It was Friday evening, Gawker writer Ryan Tate's wife was out of town, and he was whiling away the lonely hours by watching 30 Rock when an iPad commercial popped up that touted the new Apple gadget as nothing less than a revolution. Tate got annoyed, fired off an email, and soon found himself in an email fight with Steve Jobs himself. Apple's CEO is known to personally answer some of the emails that flood into the firstname.lastname@example.org address, and it seems that Tate's pointed message goaded the exec into action. Tate, who has long taken issue with Apple's tight rules on how apps can be written and what content is permissible, argued that the iPad couldn't be considered revolutionary because "revolutions are about freedom." Several hours later, Jobs fired back with his version of what the iPad offers: "Yep, freedom from programs that steal your private data. Freedom from programs that trash your battery. Freedom from porn. Yep, freedom." And it was on. Tate got pretty heated in some of his messages to Jobs, but in the aftermath he stresses his respect for Jobs and his methods. As Tate writes in his blog post digesting the whole affair:
Rare is the CEO who will spar one-on-one with customers and bloggers like this. Jobs deserves big credit for breaking the mold of the typical American executive, and not just because his company makes such hugely superior products: Jobs not only built and then rebuilt his company around some very strong opinions about digital life, but he's willing to defend them in public. Vigorously. Bluntly. At two in the morning on a weekend.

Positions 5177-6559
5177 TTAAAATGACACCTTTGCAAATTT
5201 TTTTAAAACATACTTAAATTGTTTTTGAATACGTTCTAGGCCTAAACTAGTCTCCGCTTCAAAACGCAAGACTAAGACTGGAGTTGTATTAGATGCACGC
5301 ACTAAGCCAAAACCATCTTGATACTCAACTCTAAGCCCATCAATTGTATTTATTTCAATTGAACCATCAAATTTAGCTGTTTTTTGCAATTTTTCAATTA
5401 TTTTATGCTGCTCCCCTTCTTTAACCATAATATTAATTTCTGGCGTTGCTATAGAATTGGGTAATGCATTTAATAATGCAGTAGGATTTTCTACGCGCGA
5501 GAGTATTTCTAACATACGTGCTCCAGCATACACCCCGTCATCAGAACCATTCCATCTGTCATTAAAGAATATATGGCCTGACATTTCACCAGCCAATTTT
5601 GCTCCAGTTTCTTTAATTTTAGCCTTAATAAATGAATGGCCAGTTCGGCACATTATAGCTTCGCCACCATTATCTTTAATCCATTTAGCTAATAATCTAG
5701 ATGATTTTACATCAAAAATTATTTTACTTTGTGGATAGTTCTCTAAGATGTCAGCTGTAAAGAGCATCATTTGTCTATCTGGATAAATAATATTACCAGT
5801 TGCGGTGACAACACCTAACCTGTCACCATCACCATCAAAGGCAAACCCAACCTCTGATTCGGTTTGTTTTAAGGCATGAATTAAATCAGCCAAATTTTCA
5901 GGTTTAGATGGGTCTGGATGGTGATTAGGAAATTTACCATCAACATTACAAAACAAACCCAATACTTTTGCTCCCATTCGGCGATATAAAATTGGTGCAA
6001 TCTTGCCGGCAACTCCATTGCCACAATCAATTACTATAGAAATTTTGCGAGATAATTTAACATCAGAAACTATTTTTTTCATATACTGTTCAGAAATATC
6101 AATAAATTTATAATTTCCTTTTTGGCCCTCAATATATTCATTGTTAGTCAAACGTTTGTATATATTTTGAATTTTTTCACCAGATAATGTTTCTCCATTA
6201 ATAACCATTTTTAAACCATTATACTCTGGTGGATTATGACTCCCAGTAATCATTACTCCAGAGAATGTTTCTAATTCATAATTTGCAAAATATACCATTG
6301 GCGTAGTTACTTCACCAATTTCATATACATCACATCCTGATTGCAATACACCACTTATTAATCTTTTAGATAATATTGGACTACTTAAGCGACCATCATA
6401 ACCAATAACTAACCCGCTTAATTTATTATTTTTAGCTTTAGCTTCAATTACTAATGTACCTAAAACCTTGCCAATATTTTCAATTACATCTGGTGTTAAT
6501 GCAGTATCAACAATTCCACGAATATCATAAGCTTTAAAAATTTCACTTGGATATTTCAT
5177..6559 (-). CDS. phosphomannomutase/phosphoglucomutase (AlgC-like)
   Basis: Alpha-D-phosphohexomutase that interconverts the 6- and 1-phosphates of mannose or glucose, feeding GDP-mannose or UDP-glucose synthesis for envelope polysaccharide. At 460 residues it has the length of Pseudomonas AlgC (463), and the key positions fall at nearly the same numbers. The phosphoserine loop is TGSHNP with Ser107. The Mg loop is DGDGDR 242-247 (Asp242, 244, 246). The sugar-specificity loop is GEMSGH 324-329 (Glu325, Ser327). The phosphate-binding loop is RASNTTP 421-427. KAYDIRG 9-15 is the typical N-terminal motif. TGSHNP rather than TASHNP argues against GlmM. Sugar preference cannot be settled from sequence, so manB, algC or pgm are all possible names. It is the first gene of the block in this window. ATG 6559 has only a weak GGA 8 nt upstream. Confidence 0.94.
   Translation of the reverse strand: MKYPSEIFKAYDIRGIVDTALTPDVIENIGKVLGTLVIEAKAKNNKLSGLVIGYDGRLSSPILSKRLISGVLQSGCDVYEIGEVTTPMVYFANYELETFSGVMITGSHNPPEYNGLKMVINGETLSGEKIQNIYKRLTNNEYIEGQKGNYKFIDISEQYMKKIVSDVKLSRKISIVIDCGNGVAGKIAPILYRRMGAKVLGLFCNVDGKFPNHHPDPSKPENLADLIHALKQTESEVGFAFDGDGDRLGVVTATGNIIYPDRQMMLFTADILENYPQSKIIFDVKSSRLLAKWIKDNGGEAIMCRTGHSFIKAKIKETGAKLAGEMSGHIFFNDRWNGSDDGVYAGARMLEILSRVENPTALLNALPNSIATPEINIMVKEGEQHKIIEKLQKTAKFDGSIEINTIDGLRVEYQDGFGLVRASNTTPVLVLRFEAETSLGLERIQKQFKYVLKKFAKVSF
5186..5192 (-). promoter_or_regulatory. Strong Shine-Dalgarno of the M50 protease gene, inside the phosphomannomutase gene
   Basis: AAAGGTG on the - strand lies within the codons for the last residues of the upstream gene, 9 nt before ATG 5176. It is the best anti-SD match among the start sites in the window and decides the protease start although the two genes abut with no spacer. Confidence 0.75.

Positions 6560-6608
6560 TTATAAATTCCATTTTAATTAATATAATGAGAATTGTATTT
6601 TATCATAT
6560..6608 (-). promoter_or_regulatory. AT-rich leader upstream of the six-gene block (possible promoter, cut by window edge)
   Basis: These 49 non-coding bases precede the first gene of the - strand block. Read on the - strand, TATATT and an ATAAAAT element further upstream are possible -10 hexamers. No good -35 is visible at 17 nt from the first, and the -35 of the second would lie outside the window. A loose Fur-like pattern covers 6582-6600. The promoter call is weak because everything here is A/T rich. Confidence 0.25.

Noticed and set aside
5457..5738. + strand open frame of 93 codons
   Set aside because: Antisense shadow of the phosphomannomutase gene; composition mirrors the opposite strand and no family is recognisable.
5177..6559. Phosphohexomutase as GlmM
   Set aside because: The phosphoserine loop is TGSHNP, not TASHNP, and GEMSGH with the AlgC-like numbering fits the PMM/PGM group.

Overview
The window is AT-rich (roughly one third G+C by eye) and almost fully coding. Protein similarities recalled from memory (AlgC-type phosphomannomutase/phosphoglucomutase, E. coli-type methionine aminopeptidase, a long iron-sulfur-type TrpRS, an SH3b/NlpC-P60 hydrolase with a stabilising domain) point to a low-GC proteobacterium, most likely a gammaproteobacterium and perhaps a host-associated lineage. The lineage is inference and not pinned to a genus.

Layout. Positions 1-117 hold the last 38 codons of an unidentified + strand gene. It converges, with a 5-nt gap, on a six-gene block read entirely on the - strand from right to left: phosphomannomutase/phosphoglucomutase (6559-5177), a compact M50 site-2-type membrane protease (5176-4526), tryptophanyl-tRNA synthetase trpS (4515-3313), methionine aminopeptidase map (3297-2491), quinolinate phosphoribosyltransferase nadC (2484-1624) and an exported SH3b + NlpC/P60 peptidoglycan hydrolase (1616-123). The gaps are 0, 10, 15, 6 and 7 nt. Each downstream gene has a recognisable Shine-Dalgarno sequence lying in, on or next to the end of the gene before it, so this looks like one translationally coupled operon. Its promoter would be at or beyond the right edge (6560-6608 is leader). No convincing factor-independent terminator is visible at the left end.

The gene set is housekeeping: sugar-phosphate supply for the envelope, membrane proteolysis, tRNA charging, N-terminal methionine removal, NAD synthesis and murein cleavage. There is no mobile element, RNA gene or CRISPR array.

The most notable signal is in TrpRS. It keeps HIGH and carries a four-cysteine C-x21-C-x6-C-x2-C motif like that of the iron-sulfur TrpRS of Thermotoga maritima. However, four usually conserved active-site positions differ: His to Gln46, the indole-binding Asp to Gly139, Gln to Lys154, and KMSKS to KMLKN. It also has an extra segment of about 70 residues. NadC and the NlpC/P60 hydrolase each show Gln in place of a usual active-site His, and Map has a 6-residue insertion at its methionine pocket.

As for Jobs, he kept a fairly cool tone until the end, when he finally got snappy. After another defense of his company and its motives, he added: "By the way, what have you done that's so great? Do you create anything, or just criticize others [sic] work and belittle their motivations?" Ooh, snap. Really, you should go read the whole exchange
at Gawker. Related Content: Discoblog: Hey Baby, Wanna Come Over and Try My New iPad?
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Image: flickr / myuibe